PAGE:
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Not a Cautionary Sign

February 09, 1991

Times art writer Cathy Curtis ("Cutesy Pieces Pollute Message of Abeles' 'The Smog Collector,' " Calendar, Jan. 28) accuses the Laguna Art Museum of "wimping out," saying we hung a "coy disclaimer" about political art at the entry to Kim Abeles' current exhibition ("The Smog Collector" at the Museum's South Coast Plaza satellite). As Curtis knows very well, the text to which she refers is the museum's introduction to the exhibition--standard practice at most museums--and not a cautionary sign as she implies.

If Curtis chooses to read the introduction (which I wrote, though in keeping with museum tradition did not sign) as "sugarcoating," no one can prevent that. But I think most people who had access to the full text, rather than Curtis' . . . reshaping of its meaning, would agree that our introduction--whether a good piece of writing or not--is not designed to soften the blow of Abeles' ideas. To quote the relevant part of the text:

"If Kim Abeles is an artist who deals with pressing political matters--as she certainly does in this exhibition and in past work dealing with AIDS and other subjects--she is not, in currently fashionable sense, a political artist. The installation presented here, commissioned specifically for the Laguna Art Museum, does not lay blame or offer prescriptions. It is, instead, what Abeles calls her 'private retaliation.' "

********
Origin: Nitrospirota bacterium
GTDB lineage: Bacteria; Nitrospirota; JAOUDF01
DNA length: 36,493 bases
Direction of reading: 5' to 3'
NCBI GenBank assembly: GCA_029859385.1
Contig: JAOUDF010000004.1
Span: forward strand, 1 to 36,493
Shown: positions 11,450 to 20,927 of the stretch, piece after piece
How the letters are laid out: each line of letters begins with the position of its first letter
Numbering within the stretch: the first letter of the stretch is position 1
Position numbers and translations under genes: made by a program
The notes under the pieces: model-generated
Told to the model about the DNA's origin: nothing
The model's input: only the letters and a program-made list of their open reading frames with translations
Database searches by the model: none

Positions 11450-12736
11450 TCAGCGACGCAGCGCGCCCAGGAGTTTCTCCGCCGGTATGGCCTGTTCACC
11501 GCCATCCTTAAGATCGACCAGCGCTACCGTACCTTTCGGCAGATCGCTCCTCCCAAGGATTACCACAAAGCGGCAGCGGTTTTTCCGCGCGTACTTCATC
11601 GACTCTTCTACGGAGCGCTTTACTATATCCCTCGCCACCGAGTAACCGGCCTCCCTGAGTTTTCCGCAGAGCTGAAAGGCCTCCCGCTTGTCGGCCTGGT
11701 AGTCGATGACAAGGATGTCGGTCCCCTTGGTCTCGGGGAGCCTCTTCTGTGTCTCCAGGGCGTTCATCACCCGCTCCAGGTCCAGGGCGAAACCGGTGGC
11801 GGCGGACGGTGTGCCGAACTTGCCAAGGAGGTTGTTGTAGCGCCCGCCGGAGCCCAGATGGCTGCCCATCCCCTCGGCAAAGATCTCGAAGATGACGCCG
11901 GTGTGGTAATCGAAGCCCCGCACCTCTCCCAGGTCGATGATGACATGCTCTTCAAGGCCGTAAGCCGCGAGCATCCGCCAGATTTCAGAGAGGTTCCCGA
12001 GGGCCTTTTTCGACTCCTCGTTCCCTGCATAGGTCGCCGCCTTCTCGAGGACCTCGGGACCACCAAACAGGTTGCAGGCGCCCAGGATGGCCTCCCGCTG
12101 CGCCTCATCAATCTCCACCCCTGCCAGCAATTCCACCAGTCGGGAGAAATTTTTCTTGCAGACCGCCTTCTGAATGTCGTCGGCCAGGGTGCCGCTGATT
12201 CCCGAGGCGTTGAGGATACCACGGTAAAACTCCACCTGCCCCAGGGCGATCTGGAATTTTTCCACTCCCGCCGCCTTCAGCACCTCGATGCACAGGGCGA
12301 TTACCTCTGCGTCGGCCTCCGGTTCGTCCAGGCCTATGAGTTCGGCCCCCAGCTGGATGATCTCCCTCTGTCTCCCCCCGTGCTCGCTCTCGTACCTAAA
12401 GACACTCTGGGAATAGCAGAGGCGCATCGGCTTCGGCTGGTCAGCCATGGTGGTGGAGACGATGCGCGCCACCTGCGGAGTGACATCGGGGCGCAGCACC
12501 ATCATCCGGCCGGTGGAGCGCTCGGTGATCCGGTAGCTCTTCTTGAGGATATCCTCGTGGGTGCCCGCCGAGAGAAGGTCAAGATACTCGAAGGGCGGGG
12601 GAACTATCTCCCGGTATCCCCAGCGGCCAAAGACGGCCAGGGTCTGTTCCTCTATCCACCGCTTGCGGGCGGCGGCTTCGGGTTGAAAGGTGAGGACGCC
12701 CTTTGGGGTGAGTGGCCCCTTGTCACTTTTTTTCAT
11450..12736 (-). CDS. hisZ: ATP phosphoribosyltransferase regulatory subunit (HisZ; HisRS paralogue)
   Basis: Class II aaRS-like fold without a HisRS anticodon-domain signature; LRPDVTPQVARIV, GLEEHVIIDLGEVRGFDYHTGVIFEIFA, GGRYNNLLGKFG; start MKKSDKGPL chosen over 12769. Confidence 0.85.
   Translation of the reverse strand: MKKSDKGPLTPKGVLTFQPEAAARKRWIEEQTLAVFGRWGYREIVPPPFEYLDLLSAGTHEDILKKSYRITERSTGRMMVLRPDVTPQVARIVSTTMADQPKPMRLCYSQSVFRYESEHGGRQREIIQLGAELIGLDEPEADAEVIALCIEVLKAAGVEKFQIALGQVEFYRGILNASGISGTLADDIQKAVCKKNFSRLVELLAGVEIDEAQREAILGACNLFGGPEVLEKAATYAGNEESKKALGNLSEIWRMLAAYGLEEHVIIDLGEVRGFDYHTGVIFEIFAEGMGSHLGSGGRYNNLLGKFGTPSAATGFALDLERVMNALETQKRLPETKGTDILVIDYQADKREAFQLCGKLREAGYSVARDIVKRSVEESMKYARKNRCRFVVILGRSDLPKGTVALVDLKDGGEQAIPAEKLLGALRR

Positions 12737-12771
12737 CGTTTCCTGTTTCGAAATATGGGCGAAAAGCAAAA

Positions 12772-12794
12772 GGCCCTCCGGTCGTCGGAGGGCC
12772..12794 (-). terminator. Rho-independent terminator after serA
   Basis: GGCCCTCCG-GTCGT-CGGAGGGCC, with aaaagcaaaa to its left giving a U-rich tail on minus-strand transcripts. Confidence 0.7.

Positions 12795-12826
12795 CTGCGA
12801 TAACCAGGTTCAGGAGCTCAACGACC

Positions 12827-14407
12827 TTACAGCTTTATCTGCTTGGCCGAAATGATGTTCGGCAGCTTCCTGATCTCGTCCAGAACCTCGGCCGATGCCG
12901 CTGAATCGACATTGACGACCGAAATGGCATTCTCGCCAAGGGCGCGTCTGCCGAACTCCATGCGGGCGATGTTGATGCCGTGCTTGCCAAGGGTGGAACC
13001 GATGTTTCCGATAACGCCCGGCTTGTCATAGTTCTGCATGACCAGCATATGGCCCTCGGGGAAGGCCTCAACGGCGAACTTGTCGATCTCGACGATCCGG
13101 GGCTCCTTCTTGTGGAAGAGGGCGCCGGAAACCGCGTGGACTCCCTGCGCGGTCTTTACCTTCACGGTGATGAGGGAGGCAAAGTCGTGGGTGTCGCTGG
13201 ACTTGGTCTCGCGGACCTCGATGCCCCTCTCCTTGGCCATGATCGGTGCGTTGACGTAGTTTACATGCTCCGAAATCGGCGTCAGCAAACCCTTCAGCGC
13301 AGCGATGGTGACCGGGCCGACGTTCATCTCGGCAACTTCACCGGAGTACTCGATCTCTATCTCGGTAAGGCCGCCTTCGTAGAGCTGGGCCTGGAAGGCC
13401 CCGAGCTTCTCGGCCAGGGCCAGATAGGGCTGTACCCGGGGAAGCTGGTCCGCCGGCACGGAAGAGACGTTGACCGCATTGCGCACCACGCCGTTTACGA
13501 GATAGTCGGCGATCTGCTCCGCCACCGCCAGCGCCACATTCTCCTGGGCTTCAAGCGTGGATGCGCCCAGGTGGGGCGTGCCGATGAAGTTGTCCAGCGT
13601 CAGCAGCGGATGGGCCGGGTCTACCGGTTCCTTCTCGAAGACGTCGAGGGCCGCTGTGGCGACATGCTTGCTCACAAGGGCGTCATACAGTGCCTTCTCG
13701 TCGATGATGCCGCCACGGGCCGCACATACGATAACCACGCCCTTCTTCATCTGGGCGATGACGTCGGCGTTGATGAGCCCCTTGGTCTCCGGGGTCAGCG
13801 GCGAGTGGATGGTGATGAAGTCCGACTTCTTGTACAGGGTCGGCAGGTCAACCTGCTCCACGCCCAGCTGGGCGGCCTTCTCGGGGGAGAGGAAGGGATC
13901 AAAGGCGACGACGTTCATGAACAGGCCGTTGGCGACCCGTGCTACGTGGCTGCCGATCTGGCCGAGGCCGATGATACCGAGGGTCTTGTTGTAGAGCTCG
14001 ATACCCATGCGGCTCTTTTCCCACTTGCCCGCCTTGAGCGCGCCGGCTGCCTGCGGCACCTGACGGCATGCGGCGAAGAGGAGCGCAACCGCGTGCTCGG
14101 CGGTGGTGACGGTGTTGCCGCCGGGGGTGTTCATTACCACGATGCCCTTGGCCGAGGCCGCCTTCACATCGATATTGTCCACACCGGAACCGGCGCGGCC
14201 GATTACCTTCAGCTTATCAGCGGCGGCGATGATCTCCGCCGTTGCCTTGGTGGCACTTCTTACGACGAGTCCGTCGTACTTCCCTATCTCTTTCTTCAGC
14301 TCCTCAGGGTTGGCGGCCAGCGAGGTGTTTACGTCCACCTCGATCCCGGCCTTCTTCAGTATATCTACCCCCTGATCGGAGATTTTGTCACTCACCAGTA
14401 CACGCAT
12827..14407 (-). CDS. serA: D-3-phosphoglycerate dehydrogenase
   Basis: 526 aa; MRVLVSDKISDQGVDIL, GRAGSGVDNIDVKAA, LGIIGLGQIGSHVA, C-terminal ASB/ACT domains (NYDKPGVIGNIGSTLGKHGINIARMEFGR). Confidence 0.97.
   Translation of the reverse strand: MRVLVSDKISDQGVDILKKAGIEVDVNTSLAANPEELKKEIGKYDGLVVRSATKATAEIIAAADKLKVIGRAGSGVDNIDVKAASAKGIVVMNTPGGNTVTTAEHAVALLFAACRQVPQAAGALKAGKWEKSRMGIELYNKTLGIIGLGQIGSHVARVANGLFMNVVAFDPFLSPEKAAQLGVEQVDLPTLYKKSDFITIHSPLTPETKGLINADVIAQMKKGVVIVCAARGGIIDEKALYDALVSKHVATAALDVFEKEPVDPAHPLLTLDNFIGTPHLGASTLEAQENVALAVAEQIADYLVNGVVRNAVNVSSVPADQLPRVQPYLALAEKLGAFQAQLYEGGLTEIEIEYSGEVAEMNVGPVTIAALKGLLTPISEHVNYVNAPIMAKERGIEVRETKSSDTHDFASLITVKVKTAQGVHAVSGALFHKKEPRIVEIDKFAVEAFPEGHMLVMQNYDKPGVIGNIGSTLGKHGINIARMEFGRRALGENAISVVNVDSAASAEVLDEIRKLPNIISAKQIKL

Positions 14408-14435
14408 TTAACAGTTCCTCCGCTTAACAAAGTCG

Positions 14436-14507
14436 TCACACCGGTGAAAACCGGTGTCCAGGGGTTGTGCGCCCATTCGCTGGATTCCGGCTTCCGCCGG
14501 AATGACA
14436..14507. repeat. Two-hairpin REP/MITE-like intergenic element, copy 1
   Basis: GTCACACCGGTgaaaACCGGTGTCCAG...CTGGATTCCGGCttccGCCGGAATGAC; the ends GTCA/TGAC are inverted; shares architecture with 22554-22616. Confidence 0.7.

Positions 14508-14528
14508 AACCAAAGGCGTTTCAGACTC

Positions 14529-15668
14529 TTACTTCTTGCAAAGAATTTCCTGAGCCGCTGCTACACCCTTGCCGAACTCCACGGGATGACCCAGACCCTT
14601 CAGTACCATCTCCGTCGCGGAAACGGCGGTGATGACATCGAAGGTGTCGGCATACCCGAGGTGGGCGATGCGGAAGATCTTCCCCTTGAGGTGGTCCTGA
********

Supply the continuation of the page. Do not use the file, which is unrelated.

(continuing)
"These Smog Collectors are reminders of our industrial decisions," she says, "the road we took that seemed so modern. They are, at the same time, warnings."

My hope is that your readers will not put too much stock in either Curtis' words or mine, but will visit the exhibition and reach their own conclusions.

CHARLES DESMARAIS

Desmarais is director of the Laguna Art Museum . MORE LETTERS: F5

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